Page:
Aquatic Ecology

, Volume 50, Issue 1, pp 103–119 | Cite as

Microcystin production in Microcystis aeruginosa: effect of type of strain, environmental factors, nutrient concentrations, and N:P ratio on mcyA gene expression

  • Rosa María Pineda-Mendoza
  • Gerardo Zúñiga
  • Fernando Martínez-JerónimoEmail author


Blooms affect water quality mainly due to the release of microcystins (MCs) by cyanobacteria. The synthesis of MCs is influenced by factors such as nutrient concentration, temperature, pH, light intensity, salinity, turbidity, and the presence of xenobiotics. In this study, we evaluated the effect of environmental factors (temperature and light intensity), the concentration of three nutrients (NaNO3, K2HPO4, and FeCl3), and the N:P ratio on the growth of two Microcystis aeruginosa strains (Ch10 and UTEX LB2385), as well as on mcyA gene expression and intracellular MC concentration. Under similar conditions, the population growth and chlorophyll a concentration per cell of both strains were different. The mcyA gene was significantly up-regulated from the early growth phase (5 days) to the stationary phase (15 days) in most cases, whereas intracellular MC concentrations varied depending on the assessed factor. The N:P ratio affected the development of both strains and MCs production differently. High concentration of intracellular MCs was recorded at low nitrogen and iron concentrations, low temperature, and high light intensity. The response in mcyA gene expression, related to the incubation time, of both strains was different, because strain Ch10 responded in most cases starting at 5 days of growth, whereas UTEX LB2385 responded until 10 and 15 days. This difference reflects physiological plasticity that could help to understand the permanence and dominance of Microcystis genus blooms in eutrophic freshwaters. The variability in response to the tested environmental factors confirms that population growth, genetic expression, and microcystin production are not related to a single factor but to an array of conditions that, when combined, stimulate MCs production. These conditions can be both stress-causing and favorable; hence, monitoring of environmental factors aimed at alerting against health risks provoked by cyanotoxins is a very complex task.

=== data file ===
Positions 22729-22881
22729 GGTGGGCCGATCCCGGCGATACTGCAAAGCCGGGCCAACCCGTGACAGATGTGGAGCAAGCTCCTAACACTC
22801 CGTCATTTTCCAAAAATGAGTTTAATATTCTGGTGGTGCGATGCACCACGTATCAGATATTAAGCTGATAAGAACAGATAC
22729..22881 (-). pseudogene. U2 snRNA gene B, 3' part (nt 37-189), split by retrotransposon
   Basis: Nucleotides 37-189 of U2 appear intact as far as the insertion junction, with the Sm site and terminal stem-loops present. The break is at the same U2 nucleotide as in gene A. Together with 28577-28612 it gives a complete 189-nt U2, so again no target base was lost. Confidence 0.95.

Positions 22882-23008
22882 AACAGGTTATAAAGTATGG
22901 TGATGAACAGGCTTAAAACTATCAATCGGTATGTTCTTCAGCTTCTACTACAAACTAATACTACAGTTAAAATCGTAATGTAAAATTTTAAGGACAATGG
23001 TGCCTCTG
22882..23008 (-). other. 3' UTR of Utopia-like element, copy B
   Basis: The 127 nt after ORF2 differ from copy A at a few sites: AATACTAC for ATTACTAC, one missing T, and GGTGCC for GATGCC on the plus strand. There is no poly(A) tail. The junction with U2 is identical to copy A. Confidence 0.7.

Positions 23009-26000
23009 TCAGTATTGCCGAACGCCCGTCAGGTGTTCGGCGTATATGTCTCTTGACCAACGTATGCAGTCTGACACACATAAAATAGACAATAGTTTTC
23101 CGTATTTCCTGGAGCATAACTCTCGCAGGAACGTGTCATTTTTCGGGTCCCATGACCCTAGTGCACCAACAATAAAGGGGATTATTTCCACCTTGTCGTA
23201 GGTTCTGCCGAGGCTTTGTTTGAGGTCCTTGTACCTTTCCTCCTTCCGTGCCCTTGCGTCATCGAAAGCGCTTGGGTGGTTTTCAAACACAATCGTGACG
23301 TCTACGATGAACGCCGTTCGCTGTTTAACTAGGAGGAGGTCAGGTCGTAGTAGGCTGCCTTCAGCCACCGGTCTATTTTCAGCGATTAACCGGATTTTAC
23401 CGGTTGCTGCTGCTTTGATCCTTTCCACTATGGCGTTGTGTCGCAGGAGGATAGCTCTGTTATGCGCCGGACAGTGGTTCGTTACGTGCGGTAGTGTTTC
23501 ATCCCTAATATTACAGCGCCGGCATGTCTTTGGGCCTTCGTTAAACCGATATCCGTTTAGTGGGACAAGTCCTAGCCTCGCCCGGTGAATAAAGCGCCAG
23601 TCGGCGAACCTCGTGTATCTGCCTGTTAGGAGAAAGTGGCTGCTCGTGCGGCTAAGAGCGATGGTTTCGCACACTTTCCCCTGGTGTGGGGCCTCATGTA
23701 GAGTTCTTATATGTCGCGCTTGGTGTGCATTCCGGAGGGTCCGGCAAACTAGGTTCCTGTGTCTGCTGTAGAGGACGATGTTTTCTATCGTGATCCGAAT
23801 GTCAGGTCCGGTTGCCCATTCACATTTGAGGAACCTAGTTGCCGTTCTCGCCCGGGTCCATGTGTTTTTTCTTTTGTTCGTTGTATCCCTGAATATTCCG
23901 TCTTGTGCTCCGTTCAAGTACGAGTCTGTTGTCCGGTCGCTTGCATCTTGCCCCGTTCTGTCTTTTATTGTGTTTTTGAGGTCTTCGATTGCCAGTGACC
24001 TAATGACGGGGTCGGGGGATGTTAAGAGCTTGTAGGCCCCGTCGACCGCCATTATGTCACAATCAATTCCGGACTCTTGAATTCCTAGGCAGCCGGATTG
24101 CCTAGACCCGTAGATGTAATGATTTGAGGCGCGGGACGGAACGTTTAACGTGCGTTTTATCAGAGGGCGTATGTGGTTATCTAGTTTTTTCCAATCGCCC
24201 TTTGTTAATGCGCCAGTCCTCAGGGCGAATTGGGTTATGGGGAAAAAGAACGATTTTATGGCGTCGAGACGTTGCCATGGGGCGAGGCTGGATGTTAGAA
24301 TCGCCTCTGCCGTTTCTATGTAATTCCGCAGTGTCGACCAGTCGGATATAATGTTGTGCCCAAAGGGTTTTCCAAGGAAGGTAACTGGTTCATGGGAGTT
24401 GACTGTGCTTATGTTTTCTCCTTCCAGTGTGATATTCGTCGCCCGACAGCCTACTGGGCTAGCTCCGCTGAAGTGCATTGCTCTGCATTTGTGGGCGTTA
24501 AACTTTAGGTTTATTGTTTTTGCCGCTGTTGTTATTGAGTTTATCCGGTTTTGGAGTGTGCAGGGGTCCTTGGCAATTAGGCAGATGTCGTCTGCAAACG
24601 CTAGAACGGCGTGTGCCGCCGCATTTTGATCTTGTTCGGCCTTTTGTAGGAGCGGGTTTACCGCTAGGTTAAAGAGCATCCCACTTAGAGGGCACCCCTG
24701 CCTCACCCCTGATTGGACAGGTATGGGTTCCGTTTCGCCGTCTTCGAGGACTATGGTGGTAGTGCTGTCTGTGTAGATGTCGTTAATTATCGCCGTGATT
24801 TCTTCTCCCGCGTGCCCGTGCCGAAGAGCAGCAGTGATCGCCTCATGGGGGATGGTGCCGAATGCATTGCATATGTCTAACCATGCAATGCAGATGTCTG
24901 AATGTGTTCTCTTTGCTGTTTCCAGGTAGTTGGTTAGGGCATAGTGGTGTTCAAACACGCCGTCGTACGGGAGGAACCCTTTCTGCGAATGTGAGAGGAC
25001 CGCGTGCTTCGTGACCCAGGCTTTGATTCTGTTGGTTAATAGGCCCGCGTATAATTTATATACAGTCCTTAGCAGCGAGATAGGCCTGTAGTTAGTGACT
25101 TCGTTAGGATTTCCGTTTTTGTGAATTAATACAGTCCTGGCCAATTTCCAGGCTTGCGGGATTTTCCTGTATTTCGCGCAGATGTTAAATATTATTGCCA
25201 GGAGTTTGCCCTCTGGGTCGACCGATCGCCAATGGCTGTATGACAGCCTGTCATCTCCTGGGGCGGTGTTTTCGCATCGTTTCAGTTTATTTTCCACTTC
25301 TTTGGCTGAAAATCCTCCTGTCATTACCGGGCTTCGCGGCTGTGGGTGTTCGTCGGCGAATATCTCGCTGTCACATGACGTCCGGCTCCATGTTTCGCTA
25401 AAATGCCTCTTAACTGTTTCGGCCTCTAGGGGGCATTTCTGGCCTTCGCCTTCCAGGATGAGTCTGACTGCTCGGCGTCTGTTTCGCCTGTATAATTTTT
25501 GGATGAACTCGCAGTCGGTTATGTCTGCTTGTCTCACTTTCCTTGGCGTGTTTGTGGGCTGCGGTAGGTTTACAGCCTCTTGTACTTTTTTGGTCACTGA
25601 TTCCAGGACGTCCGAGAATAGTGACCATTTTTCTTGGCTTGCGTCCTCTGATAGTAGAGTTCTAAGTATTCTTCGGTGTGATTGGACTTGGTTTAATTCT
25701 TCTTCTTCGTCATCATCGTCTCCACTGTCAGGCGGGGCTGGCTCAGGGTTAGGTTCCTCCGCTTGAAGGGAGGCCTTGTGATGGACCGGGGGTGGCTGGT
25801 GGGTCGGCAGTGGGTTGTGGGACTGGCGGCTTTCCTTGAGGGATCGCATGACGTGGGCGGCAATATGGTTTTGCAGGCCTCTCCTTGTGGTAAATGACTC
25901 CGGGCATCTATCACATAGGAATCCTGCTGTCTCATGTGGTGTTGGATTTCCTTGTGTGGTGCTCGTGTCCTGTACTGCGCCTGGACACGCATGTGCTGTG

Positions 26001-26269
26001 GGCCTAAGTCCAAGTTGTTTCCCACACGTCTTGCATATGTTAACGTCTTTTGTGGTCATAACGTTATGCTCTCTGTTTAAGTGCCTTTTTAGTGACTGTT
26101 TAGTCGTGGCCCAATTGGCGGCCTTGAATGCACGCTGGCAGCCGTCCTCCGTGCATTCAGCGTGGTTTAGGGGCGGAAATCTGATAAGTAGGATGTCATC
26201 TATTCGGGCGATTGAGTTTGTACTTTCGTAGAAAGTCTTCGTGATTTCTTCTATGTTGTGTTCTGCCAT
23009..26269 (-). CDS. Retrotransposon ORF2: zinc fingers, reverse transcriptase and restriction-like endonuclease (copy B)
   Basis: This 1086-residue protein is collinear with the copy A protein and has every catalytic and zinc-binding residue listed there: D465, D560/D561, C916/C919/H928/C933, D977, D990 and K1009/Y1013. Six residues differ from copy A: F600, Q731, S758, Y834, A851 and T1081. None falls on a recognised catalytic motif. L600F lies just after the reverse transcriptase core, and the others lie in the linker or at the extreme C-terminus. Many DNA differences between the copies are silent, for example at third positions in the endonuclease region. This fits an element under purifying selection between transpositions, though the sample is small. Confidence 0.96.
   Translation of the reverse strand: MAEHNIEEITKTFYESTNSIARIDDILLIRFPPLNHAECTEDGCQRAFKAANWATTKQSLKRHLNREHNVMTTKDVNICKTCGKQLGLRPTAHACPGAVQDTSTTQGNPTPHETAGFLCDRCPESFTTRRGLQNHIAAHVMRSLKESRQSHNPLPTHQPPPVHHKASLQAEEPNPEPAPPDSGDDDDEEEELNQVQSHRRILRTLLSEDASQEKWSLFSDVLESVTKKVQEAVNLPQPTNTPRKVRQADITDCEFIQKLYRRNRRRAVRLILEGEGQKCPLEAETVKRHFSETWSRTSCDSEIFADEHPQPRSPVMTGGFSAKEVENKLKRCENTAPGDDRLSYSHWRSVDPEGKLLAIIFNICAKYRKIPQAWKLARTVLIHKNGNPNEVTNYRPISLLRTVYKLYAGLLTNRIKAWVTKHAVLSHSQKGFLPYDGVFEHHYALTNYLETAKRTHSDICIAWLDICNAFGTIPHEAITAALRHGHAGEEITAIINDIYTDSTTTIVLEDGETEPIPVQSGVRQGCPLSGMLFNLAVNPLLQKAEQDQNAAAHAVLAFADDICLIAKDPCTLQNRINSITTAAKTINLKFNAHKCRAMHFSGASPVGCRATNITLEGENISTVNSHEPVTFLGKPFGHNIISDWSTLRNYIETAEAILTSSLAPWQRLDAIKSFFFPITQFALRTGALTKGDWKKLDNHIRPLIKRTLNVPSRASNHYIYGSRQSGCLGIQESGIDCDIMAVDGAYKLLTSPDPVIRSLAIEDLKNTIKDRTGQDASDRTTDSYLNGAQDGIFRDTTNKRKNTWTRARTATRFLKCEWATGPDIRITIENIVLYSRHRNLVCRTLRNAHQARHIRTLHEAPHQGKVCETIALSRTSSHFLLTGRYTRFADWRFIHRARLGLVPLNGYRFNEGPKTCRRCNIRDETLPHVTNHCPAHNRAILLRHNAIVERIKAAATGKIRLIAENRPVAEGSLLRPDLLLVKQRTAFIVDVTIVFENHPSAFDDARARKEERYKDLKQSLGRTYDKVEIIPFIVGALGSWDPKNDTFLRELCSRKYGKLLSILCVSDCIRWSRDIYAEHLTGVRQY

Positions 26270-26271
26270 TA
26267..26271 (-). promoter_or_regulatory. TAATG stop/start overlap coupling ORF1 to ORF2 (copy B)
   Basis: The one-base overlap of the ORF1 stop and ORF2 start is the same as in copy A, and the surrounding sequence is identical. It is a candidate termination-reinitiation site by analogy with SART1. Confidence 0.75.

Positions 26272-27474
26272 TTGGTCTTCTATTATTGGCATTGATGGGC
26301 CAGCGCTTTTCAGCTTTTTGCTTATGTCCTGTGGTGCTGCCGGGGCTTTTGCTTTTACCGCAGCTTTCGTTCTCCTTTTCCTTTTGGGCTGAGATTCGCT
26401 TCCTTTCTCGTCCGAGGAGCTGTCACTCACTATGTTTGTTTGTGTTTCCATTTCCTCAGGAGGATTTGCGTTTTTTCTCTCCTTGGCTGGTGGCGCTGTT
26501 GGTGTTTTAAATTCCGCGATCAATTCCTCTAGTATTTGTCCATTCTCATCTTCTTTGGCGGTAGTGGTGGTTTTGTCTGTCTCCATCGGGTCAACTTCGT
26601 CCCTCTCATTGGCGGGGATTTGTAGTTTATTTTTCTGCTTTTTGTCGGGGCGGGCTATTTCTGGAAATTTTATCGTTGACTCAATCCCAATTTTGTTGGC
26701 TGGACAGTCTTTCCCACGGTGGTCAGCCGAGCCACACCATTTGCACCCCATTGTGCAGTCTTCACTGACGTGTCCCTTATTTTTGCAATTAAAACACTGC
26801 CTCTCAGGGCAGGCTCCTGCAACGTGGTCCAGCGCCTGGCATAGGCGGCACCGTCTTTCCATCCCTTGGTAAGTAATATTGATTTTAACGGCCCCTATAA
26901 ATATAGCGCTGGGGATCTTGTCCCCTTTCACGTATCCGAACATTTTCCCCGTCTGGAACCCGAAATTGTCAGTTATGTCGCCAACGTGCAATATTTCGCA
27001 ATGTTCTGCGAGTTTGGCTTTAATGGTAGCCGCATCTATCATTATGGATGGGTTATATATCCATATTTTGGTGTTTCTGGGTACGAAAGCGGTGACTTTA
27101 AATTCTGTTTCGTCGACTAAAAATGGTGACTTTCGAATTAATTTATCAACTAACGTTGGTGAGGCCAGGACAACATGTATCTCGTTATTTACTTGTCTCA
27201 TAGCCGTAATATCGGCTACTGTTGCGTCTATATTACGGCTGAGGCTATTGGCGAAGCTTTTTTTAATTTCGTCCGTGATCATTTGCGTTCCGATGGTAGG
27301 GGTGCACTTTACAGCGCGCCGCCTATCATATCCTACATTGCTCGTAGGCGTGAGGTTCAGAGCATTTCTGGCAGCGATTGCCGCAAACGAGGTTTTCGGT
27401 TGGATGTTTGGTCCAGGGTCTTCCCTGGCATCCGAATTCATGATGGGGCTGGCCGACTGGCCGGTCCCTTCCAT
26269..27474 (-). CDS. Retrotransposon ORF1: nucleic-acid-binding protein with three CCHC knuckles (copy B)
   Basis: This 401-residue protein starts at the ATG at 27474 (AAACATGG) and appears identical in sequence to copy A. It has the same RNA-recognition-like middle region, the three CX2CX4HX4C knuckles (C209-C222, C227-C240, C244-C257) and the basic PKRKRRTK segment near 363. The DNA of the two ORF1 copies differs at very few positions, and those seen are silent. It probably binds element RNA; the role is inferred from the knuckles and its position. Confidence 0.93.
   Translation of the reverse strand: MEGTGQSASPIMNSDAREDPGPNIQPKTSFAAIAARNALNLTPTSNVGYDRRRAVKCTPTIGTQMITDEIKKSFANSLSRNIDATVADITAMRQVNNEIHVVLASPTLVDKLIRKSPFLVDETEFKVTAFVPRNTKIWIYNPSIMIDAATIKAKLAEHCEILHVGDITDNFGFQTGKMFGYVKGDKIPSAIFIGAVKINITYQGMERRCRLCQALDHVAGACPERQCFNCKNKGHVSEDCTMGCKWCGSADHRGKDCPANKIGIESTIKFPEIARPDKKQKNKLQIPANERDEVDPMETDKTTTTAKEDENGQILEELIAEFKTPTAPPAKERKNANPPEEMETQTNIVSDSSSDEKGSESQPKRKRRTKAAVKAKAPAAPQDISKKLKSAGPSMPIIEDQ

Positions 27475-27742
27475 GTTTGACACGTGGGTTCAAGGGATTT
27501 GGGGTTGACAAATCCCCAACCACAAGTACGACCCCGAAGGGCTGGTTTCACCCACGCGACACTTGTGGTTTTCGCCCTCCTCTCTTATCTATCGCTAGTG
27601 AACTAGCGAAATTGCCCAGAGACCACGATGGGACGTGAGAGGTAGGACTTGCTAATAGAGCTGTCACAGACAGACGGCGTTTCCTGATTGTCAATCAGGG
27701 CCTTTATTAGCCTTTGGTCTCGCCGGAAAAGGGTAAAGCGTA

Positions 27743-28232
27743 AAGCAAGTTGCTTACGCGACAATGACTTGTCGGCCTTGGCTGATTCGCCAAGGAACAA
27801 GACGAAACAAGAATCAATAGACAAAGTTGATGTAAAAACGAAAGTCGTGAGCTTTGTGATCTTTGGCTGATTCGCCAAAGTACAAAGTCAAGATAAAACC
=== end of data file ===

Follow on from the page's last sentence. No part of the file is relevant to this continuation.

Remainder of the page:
Eutrophication Cyanobacteria Cyanotoxin Microcystin qPCR 



We are grateful to two anonymous reviewers for their comments and valuable suggestions regarding the manuscript. Pineda-Mendoza was a fellow of Consejo Nacional de Ciencia y Tecnología (CONACYT) (No. 206867) and Programa Institucional de Formación de Investigadores of the IPN (PIFI-IPN). Fernando Martínez-Jerónimo is a fellow of the Sistema de Estímulo al Desempeño de los Investigadores (EDI) and the Comisión de Operación y Fomento de Actividades Académicas (COFAA) of the Instituto Politécnico Nacional.

Supplementary material

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Supplementary material 1 (DOC 104 kb)
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Supplementary material 2 (DOCX 27 kb)
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Supplementary material 3 (DOCX 196 kb)


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Copyright information

© Springer Science+Business Media Dordrecht 2015

Authors and Affiliations

  • Rosa María Pineda-Mendoza
    • 1
    • 2
  • Gerardo Zúñiga
    • 2
  • Fernando Martínez-Jerónimo
    • 1
    Email author
  1. 1.Laboratorio de Hidrobiología Experimental, Escuela Nacional de Ciencias BiológicasInstituto Politécnico NacionalMexicoMexico
  2. 2.Laboratorio de Variación Biológica y Evolución, Escuela Nacional de Ciencias BiológicasInstituto Politécnico NacionalMexicoMexico

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